The uses and outcomes of treatment of HIV infection in the UK

Lead Research Organisation: University College London
Department Name: Unlisted


Over the last ten years, the drugs used to treat HIV have improved dramatically, leading to huge reductions in the number of people dying from AIDS in the UK and in other developed countries. However, these drugs may have side effects, some of which may be life-threatening, which may make it difficult for a patient to take all of their tablets. Furthermore, patients who forget to take their tablets at the right time, or who take fewer tablets than they are supposed to, may develop HIV strains that don’t respond to these drugs, or to other drugs that they may receive in the future. Although there are a number of treatments that can be used if this happens, there is a worry that at some stage, patients may run out of treatment options and may once again start to become sick and die. As part of this application we will use a combination of data analysis and mathematical modelling to investigate the conditions in which this situation could arise. This will allow us to identify ways in which these treatments could be used more effectively, to minimise the risk of this happening.

Technical Summary

The use of highly active antiretroviral therapy (HAART) has had a dramatic impact on the health of individuals infected with HIV. However, whilst the majority of individuals treated for the first time will experience good virological and immunological responses to therapy, the ultimate benefits of therapy are threatened by a number of factors, including the development of adverse effects of treatment, problems of maintaining the high levels of adherence required to sustain virological suppression and the development of resistant strains of HIV. It is not clear whether new drugs with improved toxicity profiles and reduced cross-resistance to other drugs will continue to be developed at a sufficient pace to ensure that all patients continue to have options available to them. We therefore hypothesise that the tremendous benefits of HAART will gradually be negated by a general exhaustion of treatment options precipitated by these factors.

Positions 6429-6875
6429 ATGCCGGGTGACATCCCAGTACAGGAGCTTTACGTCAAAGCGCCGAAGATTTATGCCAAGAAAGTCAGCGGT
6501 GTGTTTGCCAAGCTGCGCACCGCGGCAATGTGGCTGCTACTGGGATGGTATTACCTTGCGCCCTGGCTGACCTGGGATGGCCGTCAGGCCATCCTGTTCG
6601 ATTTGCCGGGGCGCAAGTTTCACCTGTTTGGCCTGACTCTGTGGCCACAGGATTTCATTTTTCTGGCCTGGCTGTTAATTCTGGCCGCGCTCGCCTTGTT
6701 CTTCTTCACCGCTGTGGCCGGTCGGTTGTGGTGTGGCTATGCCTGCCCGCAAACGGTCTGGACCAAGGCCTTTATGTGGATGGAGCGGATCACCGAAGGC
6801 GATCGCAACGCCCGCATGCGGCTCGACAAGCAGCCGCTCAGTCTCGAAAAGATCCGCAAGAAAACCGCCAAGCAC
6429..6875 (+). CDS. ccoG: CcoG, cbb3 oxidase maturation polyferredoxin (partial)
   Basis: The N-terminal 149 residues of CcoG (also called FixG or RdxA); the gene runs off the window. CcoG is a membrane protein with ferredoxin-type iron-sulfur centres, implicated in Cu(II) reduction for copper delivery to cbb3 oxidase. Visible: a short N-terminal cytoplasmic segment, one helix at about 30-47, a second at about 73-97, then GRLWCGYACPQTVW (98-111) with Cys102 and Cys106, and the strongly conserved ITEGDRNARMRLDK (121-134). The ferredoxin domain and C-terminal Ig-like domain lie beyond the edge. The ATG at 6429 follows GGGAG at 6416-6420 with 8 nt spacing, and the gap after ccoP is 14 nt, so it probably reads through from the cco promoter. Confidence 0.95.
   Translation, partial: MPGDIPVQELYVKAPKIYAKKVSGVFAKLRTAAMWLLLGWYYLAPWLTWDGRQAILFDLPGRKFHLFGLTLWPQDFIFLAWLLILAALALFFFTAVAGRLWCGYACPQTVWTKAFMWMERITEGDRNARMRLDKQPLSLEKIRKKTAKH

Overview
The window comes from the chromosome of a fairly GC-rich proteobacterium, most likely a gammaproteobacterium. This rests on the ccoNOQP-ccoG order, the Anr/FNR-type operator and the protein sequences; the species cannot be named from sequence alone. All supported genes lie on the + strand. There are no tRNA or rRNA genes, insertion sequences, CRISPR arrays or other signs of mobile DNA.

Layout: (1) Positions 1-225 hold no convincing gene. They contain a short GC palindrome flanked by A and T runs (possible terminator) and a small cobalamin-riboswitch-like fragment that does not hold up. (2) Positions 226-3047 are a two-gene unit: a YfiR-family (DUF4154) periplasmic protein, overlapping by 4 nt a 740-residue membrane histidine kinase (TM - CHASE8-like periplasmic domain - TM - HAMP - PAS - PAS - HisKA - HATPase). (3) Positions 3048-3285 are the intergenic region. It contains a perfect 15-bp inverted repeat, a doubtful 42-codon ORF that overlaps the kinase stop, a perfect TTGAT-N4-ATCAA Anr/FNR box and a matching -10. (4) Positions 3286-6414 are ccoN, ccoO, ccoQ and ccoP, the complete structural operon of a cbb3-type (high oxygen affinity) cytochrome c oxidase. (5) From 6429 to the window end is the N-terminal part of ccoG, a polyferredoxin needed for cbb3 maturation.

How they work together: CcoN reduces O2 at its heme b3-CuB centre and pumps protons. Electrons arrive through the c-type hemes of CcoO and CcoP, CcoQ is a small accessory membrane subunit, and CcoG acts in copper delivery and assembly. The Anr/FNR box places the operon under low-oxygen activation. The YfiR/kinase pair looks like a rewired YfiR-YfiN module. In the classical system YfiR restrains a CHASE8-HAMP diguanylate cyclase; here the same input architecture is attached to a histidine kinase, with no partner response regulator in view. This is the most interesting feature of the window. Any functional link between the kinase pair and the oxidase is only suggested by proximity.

We wish to use data from the UK Collaborative HIV Cohort Study and the UK Collaborative Group on HIV Drug Resistance to describe the immunological and virological outcomes on first-line, second-line and subsequent treatment regimens, to describe the frequency of development of drug mutations in patients starting HAART, to describe the virological responses to newly developed drugs in patients with multi-drug resistant HIV and to describe the rate of treatment-limiting toxicity of different antiretroviral drugs. These large databases were initiated in 2001 and are ideally placed to address these issues. The answers to these questions will then be incorporated into a novel mathematical model that has been developed to make predictions of outcomes of individuals with HIV infection until 2010. This model will allow us to assess the likelihood that treatment exhaustion will ultimately occur. By varying the parameter values in this model we will be able to investigate situations under which treatment exhaustion is more or less likely. Such projections will be important for understanding the urgency of the need for new drugs which are active against resistant strains of HIV and for planning of health care resources likely to be required in the future.


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Antiretroviral Therapy Cohort Collaboration (ART-CC) (2016) Mortality of treated HIV-1 positive individuals according to viral subtype in Europe and Canada: collaborative cohort analysis. in AIDS (London, England)

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Bansi L (2012) Biomarkers to monitor safety in people on art and risk of mortality. in Journal of acquired immune deficiency syndromes (1999)

Description Inclusion in treatment guidelines
Geographic Reach Multiple continents/international 
Policy Influence Type Membership of a guidance committee
Description MRC Programme Grant
Amount £2,225,930 (GBP)
Organisation Medical Research Council (MRC) 
Sector Public
Country United Kingdom
Start 04/2009 
End 05/2014
Description MRC/Wellcome Trust/ESRC/EPSRC Joint initiative in Electronic Patient Records and Databases
Amount £1,023,240 (GBP)
Organisation Wellcome Trust 
Sector Charity/Non Profit
Country United Kingdom
Start 01/2009 
End 01/2012
Title UK CHIC database 
Description Creation of study database. 
Type Of Material Biological samples 
Year Produced 2006 
Provided To Others? Yes  
Impact Other researchers are encouraged to access the study database to perform their own analyses - this has let to many joint publications/presentations from the study. 
Description UK HIV Drug Resistance Database 
Organisation Medical Research Council (MRC)
Department MRC Clinical Trials Unit
Country United Kingdom 
Sector Academic/University 
PI Contribution The studies have provided joint scientific leadership and have equally contributed to statistical analyses
Collaborator Contribution Through collaboration with this study we have successfully applied for a new five-year programme grant from the MRC (G0900274)
Impact Publications as listed in section 2 and further grant funding (described above)
Description Presentation of results to various groups of health-care professionals 
Form Of Engagement Activity A talk or presentation
Part Of Official Scheme? No
Geographic Reach National
Primary Audience Health professionals
Results and Impact Presented results from study at many clinical and scientific meetings in the UK and worldwide.

The study is now well known within the HIV research community in the UK and in Europe. Study outputs are frequently cited in national and international HIV treatment guidelines, as well as in community literature.
Year(s) Of Engagement Activity 2006,2007,2008,2009